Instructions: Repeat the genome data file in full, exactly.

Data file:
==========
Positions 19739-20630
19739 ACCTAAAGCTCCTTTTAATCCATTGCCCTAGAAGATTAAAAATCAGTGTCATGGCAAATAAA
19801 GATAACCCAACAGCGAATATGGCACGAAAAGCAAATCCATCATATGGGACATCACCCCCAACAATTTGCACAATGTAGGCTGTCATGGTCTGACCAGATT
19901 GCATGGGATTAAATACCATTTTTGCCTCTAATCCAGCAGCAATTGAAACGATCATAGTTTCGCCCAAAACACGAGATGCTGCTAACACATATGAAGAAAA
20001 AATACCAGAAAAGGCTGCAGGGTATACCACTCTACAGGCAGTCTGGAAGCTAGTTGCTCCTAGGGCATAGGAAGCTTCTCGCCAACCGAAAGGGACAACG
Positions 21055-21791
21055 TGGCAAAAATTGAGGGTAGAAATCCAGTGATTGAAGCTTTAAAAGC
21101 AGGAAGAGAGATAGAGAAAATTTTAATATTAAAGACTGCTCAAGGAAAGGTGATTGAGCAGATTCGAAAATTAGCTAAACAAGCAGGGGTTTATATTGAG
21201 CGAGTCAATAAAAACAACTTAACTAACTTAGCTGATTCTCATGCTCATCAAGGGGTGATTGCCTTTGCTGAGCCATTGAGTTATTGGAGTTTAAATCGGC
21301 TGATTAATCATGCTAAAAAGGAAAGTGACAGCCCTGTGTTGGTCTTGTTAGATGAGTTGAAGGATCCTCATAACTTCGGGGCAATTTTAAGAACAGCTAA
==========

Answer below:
Positions 19739-20630
19739 ACCTAAAGCTCCTTTTAATCCATTGCCCTAGAAGATTAAAAATCAGTGTCATGGCAAATAAA
19801 GATAACCCAACAGCGAATATGGCACGAAAAGCAAATCCATCATATGGGACATCACCCCCAACAATTTGCACAATGTAGGCTGTCATGGTCTGACCAGATT
19901 GCATGGGATTAAATACCATTTTTGCCTCTAATCCAGCAGCAATTGAAACGATCATAGTTTCGCCCAAAACACGAGATGCTGCTAACACATATGAAGAAAA
20001 AATACCAGAAAAGGCTGCAGGGTATACCACTCTACAGGCAGTCTGGAAGCTAGTTGCTCCTAGGGCATAGGAAGCTTCTCGCCAACCGAAAGGGACAACG
Positions 21055-21791
21055 TGGCAAAAATTGAGGGTAGAAATCCAGTGATTGAAGCTTTAAAAGC
21101 AGGAAGAGAGATAGAGAAAATTTTAATATTAAAGACTGCTCAAGGAAAGGTGATTGAGCAGATTCGAAAATTAGCTAAACAAGCAGGGGTTTATATTGAG
21201 CGAGTCAATAAAAACAACTTAACTAACTTAGCTGATTCTCATGCTCATCAAGGGGTGATTGCCTTTGCTGAGCCATTGAGTTATTGGAGTTTAAATCGGC
21301 TGATTAATCATGCTAAAAAGGAAAGTGACAGCCCTGTGTTGGTCTTGTTAGATGAGTTGAAGGATCCTCATAACTTCGGGGCAATTTTAAGAACAGCTAA